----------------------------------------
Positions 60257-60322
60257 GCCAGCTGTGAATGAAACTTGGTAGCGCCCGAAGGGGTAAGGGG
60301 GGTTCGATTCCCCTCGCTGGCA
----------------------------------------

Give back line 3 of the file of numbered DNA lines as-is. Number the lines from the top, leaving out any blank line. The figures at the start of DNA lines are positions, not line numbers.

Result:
60301 GGTTCGATTCCCCTCGCTGGCA